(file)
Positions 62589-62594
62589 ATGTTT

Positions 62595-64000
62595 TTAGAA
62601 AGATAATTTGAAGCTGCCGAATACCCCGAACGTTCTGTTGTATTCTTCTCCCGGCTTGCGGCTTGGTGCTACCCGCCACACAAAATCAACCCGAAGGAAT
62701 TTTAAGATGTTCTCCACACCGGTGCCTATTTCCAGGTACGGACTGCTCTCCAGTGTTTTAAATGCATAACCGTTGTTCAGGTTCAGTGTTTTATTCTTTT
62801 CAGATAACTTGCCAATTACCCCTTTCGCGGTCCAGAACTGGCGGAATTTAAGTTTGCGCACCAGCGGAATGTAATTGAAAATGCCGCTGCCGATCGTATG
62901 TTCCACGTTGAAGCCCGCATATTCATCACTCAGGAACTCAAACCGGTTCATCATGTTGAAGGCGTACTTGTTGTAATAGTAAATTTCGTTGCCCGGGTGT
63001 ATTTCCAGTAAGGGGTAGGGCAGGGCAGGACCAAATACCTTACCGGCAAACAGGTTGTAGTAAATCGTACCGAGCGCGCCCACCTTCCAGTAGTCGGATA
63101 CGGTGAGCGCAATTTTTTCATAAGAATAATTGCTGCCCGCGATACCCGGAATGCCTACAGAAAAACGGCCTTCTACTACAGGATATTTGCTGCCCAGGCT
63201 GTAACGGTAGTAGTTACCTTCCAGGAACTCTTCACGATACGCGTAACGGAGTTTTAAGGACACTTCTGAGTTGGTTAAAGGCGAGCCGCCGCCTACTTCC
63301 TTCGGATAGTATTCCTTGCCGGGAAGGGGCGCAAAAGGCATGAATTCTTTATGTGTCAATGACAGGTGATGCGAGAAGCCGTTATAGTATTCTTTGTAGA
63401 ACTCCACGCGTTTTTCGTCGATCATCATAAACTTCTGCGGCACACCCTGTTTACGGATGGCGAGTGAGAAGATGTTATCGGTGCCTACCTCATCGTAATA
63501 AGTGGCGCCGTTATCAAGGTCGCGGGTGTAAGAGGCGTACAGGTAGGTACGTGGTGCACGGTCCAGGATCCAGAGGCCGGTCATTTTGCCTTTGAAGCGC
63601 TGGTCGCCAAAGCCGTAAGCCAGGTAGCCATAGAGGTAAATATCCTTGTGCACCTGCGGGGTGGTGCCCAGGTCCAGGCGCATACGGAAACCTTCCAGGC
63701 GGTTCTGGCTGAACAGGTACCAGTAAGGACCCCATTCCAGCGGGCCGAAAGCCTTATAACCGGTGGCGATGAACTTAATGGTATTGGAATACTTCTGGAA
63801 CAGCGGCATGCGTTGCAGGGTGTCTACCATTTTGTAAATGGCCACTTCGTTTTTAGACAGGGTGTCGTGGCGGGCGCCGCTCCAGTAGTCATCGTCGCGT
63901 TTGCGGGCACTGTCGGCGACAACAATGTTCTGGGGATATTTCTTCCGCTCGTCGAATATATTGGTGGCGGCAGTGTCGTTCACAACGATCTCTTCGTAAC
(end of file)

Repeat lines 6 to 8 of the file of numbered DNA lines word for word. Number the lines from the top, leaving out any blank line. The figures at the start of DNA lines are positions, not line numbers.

62701 TTTAAGATGTTCTCCACACCGGTGCCTATTTCCAGGTACGGACTGCTCTCCAGTGTTTTAAATGCATAACCGTTGTTCAGGTTCAGTGTTTTATTCTTTT
62801 CAGATAACTTGCCAATTACCCCTTTCGCGGTCCAGAACTGGCGGAATTTAAGTTTGCGCACCAGCGGAATGTAATTGAAAATGCCGCTGCCGATCGTATG
62901 TTCCACGTTGAAGCCCGCATATTCATCACTCAGGAACTCAAACCGGTTCATCATGTTGAAGGCGTACTTGTTGTAATAGTAAATTTCGTTGCCCGGGTGT